Ritu Gaur, South Asian University, New Delhi, India
Thumbi Ndung’u, Africa Health Research Institute, Durban, South Africa
Over the past four decades, significant scientific progress has been made in our understanding of the modes of transmission, virus life cycle, host immune responses to the virus and viral adaptation to these immune responses. The scientific knowledge generated has led to the development of: reliable diagnostic tests; biomedical prevention strategies; and effective treatment options that contributed to the notable decline in HIV/AIDS related deaths and HIV incidence. However, HIV/AIDS remains the most significant public health challenge globally and is disproportionately affecting the low- and middle-income countries of the world.
Two human immunodeficiency viruses exist, HIV-1 and HIV-2 that represent two separate independent zoonotic transmissions of simian immunodeficiency viruses from non-human primates to humans. HIV-1 has expanded most efficiently globally and is responsible for the vast majority of infections. HIV-1 exists as different groups, M, O, N and P. Group M is the dominant group globally and it can be subdivided into 10 subtypes and circulating recombinant forms. These subtypes are unevenly distributed worldwide and there is evidence that they have distinct dynamics of spread, are associated with differences in the rate of clinical disease progression and have distinct biological properties.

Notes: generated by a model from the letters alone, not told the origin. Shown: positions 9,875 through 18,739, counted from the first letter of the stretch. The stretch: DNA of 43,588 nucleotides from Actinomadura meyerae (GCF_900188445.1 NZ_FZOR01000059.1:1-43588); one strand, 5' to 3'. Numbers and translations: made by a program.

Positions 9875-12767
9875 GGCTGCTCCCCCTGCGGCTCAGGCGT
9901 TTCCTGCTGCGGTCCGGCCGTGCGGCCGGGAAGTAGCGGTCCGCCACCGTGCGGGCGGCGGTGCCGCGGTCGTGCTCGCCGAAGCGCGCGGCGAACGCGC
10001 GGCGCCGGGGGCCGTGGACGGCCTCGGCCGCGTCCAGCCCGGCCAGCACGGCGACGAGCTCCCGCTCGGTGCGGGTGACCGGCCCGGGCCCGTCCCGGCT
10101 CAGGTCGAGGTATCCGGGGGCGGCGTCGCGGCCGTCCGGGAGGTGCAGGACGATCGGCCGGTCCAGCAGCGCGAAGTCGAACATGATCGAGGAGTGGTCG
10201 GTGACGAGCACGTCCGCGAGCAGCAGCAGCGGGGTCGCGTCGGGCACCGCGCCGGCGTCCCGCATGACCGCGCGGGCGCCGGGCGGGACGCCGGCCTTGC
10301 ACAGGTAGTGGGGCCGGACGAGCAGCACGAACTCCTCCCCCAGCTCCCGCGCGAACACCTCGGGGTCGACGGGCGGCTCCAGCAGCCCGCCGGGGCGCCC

Considering the disproportionate public health impact of HIV/AIDS in low- and middle-income countries and the uneven spread of HIV subtypes worldwide, this thematic series published in Retrovirology will emphasize the scientific gaps in HIV/AIDS research that are relevant to the epidemic in these settings. The series will highlight scientific challenges in understanding HIV diversity worldwide, HIV immunopathogenesis research relevant to the developing world and basic biology research that emphasizes the HIV-1 strains that predominate in low- and middle-income countries. The series will also discuss how these scientific findings can be translated to improve the prevention, treatment, cure and eradication of HIV, particularly in communities where these interventions are urgently needed.
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Deadline for submissions: 31 December 2021
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